That sounds reasonable yes, but tolerating a food doesn't necessarily mean thriving on it. I would also make the argument that humans aren't adapted to eating substantial quantities of grains (white rice being the possible exception to the rule), and even if some mutated person wasn't negatively affected by the antinutrients and phytates, it would at best be an empty source of calories containing very little vitamins, minerals, flavenoids etc.

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                  • #10
                    Also, until recently, they weren't eating as much unfermented soy like tofu and edamame as we think they were. Modern prosperity has allowed those foods to become everyday items and the Japanese are seeing the effects of that in their rising cancer rates.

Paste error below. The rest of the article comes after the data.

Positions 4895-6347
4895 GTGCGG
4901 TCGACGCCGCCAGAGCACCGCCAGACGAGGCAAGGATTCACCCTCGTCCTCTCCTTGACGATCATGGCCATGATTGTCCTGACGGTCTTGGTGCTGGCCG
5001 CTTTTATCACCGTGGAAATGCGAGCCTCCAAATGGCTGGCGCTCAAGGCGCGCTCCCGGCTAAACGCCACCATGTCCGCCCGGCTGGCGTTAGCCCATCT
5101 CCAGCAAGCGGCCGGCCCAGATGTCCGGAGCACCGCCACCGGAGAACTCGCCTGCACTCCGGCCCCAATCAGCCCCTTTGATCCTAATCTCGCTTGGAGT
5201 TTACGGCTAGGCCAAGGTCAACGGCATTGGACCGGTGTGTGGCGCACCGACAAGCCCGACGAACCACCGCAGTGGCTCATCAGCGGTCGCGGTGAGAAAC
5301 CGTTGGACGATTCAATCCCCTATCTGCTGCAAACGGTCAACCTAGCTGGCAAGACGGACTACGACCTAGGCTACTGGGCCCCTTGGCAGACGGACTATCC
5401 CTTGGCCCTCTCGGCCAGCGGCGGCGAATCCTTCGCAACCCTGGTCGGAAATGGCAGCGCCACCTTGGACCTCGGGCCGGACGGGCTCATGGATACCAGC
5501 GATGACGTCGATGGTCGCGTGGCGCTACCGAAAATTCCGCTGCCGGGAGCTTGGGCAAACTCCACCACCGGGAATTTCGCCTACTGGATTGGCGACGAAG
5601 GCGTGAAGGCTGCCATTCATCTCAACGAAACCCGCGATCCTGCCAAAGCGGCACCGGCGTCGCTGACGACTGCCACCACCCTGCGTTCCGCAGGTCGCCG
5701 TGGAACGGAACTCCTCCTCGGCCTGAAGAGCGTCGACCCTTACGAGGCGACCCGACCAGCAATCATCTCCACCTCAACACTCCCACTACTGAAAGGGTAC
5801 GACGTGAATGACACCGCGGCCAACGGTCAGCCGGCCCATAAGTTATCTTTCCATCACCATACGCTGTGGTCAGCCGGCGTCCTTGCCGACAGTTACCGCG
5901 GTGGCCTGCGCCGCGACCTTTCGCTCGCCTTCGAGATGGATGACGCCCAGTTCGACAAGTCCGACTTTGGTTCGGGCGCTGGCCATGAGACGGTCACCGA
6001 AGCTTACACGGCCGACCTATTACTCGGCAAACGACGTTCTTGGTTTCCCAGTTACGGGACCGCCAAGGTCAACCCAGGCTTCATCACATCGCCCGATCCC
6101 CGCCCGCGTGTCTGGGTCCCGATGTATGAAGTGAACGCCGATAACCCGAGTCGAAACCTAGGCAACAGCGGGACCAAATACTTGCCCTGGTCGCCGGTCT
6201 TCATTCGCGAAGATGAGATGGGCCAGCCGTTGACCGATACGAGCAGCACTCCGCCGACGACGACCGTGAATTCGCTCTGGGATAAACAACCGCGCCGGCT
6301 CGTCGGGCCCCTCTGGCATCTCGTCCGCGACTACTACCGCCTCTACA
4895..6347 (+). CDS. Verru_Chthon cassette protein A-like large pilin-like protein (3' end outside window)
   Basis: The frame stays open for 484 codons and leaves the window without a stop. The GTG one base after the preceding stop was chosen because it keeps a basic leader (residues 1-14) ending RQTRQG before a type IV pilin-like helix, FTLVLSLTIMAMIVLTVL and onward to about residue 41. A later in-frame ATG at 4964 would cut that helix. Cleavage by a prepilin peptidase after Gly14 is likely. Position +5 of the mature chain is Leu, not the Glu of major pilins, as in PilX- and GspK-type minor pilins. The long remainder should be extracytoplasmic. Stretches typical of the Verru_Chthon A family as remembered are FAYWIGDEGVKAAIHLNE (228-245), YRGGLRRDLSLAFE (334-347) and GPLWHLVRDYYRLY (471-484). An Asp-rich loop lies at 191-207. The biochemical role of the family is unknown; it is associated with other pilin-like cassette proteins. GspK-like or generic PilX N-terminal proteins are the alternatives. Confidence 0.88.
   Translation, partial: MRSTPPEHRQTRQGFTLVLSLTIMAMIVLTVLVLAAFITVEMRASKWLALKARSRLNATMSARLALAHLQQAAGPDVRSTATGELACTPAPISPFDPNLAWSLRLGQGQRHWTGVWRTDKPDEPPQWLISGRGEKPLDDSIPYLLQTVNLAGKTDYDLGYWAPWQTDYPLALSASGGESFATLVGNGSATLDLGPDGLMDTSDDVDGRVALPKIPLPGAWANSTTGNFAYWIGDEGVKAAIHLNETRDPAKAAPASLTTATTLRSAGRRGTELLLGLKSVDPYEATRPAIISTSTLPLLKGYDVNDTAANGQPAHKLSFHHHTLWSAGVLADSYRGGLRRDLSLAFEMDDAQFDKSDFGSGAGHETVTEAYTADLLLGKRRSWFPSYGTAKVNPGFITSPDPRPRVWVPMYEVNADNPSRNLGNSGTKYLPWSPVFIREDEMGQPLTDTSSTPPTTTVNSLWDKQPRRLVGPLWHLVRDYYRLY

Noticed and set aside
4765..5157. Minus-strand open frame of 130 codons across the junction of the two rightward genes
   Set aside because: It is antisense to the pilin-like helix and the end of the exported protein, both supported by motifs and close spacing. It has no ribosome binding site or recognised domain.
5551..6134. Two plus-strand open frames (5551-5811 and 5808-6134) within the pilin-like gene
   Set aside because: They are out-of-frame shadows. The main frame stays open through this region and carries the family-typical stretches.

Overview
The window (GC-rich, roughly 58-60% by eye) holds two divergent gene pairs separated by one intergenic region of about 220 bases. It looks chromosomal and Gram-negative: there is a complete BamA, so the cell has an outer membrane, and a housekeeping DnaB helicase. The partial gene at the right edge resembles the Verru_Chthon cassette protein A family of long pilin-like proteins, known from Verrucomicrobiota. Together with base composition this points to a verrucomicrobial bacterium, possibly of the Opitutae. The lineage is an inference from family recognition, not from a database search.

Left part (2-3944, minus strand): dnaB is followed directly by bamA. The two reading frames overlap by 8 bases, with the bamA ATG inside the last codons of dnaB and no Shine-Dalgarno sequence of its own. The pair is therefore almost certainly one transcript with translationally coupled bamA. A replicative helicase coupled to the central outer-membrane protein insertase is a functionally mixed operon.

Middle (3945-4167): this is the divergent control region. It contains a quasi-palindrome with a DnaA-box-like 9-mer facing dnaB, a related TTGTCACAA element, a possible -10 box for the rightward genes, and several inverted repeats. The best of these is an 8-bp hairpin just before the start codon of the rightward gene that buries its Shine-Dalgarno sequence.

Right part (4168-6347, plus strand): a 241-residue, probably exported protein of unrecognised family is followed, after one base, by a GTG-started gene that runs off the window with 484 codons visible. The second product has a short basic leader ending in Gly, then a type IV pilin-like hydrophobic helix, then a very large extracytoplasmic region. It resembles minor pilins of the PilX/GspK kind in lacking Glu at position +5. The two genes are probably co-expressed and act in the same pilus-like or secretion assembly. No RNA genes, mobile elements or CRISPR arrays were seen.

You lousy kids! Get off my savannah!

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                    • #11
                      I read somewhere (can't recall the source off the top of my head) that rice allergies are far more prevalent in Japan and China than in the US because they eat so much more of it. The idea was that the more we eat of one thing, the more likely we are over generations to develop more severe intolerance of that substance. I wonder if it's the same with fish, though. Maybe the idea should be "the more we eat of a specific grain, the more likely we will become intolerant of it." Fish allergies don't seem as prevalent in Asia, as far as I know.
                      Type 1 Diabetic. Controlling blood sugar through primal life.